IgG Subclass Deficiency

At a Glance

IgG subclass deficiency is defined as the decrease of one or more subclasses of IgG antibodies with normal or near normal levels of other immunoglobulin classes. It can present as either as a complete deficiency in instances in which the serum level of a IgG subclass are below detection or as a relative deficiency in which the IgG subclass levels are below normal range for age. There are four IgG subclasses, IgG1, IgG2, IgG3, and IgG4, and their concentrations change with age. IgG2 subclass deficiency is most common in children, whereas the IgG3 subclass deficiency has the highest prevalence in adults.

A consequence of this disorder is a defect of humoral immunity, although it does not necessarily lead to clinical manifestations. Children with IgG subclass deficiency present most commonly with recurrent ear infections, sometimes as early as the second year of life. Severe otitis media can lead to hearing loss. Later, they can develop recurrent or chronic sinusitis, bronchitis, and/or pneumonia, which can lead to lung function impairment and bronchiectasis. In rare cases, patients suffer from recurrent episodes of meningitis or bacterial sepsis. Some patients develop autoimmune disorders, such as asthma.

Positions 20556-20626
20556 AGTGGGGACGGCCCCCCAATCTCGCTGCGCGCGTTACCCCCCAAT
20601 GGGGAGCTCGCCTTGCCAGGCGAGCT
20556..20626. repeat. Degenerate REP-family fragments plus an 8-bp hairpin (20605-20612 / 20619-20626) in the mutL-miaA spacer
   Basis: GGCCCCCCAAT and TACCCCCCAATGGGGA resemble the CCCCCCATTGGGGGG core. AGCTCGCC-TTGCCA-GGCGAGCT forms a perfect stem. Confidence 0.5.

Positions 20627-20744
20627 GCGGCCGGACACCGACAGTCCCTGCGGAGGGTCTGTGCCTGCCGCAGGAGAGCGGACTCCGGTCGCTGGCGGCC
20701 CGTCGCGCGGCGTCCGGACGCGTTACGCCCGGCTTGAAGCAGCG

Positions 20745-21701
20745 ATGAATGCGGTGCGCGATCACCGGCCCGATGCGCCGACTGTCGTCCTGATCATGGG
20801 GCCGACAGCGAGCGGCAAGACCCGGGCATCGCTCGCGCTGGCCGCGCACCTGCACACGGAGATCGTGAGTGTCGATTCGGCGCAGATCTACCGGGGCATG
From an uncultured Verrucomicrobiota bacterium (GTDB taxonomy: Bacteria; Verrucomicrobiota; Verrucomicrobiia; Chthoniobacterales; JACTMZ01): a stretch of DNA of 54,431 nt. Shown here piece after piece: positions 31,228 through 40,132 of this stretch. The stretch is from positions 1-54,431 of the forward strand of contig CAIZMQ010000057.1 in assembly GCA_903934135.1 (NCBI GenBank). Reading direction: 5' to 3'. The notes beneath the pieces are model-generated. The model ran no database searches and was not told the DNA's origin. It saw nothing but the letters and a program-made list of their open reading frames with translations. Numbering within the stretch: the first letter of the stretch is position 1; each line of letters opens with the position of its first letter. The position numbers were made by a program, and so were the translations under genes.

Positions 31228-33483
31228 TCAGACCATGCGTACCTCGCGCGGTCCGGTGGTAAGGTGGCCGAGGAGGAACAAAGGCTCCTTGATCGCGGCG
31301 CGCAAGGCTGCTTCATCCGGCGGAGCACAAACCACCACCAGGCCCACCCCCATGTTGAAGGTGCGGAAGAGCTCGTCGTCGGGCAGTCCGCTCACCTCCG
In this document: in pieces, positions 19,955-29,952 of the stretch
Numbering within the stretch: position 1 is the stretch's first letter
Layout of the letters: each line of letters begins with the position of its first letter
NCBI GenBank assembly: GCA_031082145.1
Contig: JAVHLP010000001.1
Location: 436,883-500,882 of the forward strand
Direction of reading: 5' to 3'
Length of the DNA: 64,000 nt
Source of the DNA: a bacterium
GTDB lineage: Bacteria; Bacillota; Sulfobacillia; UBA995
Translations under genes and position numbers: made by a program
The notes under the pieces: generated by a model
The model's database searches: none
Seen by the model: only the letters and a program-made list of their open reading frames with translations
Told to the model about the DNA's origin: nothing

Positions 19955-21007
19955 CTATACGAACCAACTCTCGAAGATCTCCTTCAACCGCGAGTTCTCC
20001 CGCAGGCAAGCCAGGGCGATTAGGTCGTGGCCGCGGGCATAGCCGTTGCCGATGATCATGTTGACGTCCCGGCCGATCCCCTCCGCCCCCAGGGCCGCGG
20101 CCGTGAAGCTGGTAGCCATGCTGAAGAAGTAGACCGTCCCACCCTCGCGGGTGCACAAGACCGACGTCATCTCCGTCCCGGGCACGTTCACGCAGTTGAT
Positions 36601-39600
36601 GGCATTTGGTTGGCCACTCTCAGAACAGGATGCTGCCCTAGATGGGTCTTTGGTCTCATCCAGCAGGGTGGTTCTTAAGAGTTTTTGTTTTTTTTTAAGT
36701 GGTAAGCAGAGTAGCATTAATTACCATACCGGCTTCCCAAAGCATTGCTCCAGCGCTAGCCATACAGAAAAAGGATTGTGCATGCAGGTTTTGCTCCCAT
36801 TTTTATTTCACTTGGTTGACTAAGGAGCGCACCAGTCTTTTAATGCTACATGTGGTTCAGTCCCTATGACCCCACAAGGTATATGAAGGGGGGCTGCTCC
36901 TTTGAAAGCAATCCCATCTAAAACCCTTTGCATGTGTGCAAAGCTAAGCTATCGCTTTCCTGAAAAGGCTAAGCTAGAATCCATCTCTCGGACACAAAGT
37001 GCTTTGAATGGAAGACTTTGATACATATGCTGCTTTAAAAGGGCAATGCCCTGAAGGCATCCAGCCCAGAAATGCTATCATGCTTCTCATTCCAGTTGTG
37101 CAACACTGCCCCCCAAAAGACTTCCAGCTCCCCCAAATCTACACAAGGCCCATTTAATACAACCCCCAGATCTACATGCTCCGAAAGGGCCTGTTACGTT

Overall, the morbidity of patients suffering from selective IgG subclass deficiencies is not as severe as that of patients suffering from combined immunoglobulin deficiencies affecting all major immunoglobulin classes, as seen in ADA deficiency or X-linked agammaglobulinemia. It is important to note that many patients experience no symptoms, whereas others develop symptoms later in life.

There are slight differences in the presentation of each IgG subclass deficiency.

Patients with IgG1 and IgG3 deficiency commonly present with infections of the lower airways, which can progress to chronic lung disease. Selective IgG1 deficiency is very rare, as it is usually associated with deficiency of either IgG3, or other immunoglobulin classes, such as in common variable immunodeficiency. Isolated IgG1 deficiency has been reported in chronic fatigue syndrome. As IgG1 is the most abundant IgG subclass, its deficiency often results in hypogammaglobulinemia.

Conversely, IgG2 and IgG4 deficiencies manifest in the form of otitis media and sinusitis. IgG2 deficiency is the most common type of IgG subclass deficiency, either as an isolated finding or together with IgG4 deficiency. Patients with this defect have recurrent infections with encapsulated bacteria, such as Streptococcus pneumonia and/or Haemophilus influenza type B. IgG2 deficiency often results in infectious complications, such as bronchiectasis, bronchopneumonia, bronchitis, obstructive lung disease, and asthma. It has also been associated with ataxia teleangiectasia and systemic lupus erythematosus (SLE). Children with SLE and IgG2 and IgG4 deficiency may present with cardiac tamponade, instead of the more common nephropathy and arthritis.